Dancing with the Un-Stars

The cast may have been obscure, but the footprint was legendary.

Baz Luhrmann may be best known for his fever-dream musical collages (Moulin Rouge!) and maximalist adaptations of classic literary works (1996’s Romeo + Juliet, 2013’s The Great Gatsby). His first film, a cinematic version of his own stage play, has all the feathers and sparkle that would go on to define his style, but on a much smaller scale. 

Strictly Ballroom is a 1992 romantic comedy set in the center of an Australian competitive-ballroom-dancing scene. Scott Hastings (Paul Mercurio) is the scion of a dancing family, chafing against restrictive competition rules. His long-time partner, Liz (Gia Carides), joins up with another dancer after Scott loses a competition by dancing his own rebellious, interpretive steps. So Scott partners with a shy, unconventional novice dancer, Fran (Tara Morice). Her warmth, enthusiasm, and dance-heavy Spanish heritage (yes) add a real spark to Scott’s routine both on and off the dance floor. Will they win the big competition? Will they fall in love? Will an ex-partner almost ruin everything in the third act? 

It’s Cinderella meets Dirty Dancing with more sequins and more sweetness. Luhrmann genuinely adores his dancing stars almost as much as he loves his big musical numbers. His characters are reasonably one-note — the cocky dancer, the catty girlfriend, the sweet plain girl with the thick glasses who will obviously be a stunner after the makeover montage. Sometimes they border on stereotype. Fran’s Spanish family, for example, comes straight out of whatever the Australian equivalent of Central Casting is. Both the director and the actors, however, navigate the space between winking camp and melodrama with such affection that it’s hard to hold the film’s shortcomings against it. 

Luhrmann considered Strictly Ballroom the first of what he called the “Red Curtain Trilogy,” which later included Romeo + Juliet and Moulin Rouge! The seeds of those much larger movies are here in the brilliant color palette,  the choreography, and a love story played big for the cheap seats. But there’s also a bit of grit to Strictly Ballroom. It’s a first-time, inexpensive indie feature, starring actors you’ve never heard of, against a background of unglamorous Australian middle-class kitsch from a soon-to-be-blockbuster director on the precipice of global celebrity.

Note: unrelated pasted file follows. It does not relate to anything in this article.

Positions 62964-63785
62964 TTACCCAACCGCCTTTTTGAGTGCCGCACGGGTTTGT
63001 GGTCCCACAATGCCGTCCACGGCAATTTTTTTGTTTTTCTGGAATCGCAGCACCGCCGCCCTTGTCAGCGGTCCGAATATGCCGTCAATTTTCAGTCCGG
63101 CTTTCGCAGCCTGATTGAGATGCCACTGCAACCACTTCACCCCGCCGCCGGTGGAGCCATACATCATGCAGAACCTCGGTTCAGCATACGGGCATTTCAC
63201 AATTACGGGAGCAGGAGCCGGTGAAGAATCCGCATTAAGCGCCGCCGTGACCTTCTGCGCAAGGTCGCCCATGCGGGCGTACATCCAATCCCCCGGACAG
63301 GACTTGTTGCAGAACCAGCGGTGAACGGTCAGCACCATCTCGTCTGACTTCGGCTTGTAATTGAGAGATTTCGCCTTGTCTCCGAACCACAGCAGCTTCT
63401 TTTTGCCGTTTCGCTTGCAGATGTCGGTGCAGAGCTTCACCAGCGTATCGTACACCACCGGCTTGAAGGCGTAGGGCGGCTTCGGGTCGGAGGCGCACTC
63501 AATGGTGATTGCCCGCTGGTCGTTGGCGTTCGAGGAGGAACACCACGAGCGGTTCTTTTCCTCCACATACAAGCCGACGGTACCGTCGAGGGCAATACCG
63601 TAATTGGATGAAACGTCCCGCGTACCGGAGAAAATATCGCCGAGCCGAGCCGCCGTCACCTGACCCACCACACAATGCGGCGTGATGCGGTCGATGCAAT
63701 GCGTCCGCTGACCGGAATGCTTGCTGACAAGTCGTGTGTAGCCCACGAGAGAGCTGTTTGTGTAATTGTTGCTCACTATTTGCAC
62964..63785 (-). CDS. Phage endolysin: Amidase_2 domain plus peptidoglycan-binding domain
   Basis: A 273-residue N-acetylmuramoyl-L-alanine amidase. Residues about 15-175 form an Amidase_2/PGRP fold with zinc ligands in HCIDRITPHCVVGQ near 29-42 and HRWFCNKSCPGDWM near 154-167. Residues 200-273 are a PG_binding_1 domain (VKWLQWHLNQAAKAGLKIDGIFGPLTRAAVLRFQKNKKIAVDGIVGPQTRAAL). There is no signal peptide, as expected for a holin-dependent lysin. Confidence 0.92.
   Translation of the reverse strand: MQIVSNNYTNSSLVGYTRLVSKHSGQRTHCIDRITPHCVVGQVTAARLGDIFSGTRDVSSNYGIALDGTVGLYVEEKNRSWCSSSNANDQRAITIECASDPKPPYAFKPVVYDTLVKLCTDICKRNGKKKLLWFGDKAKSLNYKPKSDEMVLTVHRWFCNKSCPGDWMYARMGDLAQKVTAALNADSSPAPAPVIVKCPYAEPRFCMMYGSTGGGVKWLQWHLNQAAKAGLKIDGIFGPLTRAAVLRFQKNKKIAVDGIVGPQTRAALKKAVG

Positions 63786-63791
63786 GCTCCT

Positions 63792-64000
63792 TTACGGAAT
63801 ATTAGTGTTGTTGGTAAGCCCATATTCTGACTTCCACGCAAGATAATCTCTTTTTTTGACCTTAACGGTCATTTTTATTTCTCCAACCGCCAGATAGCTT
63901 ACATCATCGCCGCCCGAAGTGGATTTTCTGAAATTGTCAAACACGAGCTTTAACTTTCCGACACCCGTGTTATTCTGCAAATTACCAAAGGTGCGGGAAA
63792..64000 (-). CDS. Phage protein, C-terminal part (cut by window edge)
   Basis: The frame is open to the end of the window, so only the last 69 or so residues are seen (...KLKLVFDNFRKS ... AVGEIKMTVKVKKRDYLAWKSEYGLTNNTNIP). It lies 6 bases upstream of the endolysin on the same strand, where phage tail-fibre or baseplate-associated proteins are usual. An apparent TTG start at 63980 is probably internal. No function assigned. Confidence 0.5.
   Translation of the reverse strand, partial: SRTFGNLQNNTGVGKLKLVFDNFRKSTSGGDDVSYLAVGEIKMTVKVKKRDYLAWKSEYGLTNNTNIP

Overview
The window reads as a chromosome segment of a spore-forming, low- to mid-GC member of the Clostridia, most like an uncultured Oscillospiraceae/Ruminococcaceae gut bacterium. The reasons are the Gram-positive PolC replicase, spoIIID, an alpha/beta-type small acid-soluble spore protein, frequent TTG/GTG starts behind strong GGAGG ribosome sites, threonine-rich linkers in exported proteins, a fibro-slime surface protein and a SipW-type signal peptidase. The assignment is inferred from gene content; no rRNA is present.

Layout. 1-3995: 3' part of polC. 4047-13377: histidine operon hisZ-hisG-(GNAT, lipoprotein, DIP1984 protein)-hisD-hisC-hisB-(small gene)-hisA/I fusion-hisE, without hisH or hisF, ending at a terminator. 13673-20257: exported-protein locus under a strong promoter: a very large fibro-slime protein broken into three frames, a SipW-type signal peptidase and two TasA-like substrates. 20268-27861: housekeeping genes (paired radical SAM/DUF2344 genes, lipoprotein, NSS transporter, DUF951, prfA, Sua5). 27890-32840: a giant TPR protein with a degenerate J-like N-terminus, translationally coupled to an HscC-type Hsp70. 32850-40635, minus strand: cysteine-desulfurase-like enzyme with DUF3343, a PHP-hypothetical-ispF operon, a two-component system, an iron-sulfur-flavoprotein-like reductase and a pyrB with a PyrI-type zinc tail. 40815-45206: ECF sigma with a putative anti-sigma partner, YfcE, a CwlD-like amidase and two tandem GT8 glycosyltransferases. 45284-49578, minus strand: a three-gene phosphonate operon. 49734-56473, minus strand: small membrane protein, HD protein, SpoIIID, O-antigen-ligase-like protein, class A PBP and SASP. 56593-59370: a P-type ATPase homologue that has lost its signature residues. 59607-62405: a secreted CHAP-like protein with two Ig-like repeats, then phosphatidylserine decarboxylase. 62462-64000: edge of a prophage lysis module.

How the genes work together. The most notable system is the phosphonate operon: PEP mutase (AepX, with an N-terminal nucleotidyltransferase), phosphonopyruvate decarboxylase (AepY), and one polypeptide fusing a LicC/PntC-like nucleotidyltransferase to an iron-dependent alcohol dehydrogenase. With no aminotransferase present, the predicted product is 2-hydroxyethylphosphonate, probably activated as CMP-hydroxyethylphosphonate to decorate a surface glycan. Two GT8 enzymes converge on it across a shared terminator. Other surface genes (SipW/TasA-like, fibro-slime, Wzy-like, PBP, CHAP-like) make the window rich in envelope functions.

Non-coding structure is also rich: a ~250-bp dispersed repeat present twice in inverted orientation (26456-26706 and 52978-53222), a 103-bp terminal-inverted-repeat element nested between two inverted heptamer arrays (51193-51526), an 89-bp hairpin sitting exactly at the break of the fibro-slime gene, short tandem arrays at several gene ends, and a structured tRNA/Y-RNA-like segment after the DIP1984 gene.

In the 27 years since Strictly Ballroom was released, ballroom dancing has enjoyed a revival, owing largely to Dancing with the Stars turning  cameras back on feather-gowned celebrities doing the tango on national television. Even now that the waltz is back on primetime TV, where a bunch of real-life Scott Hastings guide former politicians, retired athletes, and ex-soap stars through winning routines, Luhrmann’s first film has aged well. Ours is an age of spectacle — over-the-top performances, shiny things, and, every now and then, a little self awareness. Why not let Luhrmann take you for a turn around the floor? 

The Hendersonville Film Society presents Strictly Ballroom at 2pm on Sunday, April 14, in the auditorium at Lake Pointe Landing in Hendersonville, behind the Epic Cinemas. For more information, call 828-697-7310.

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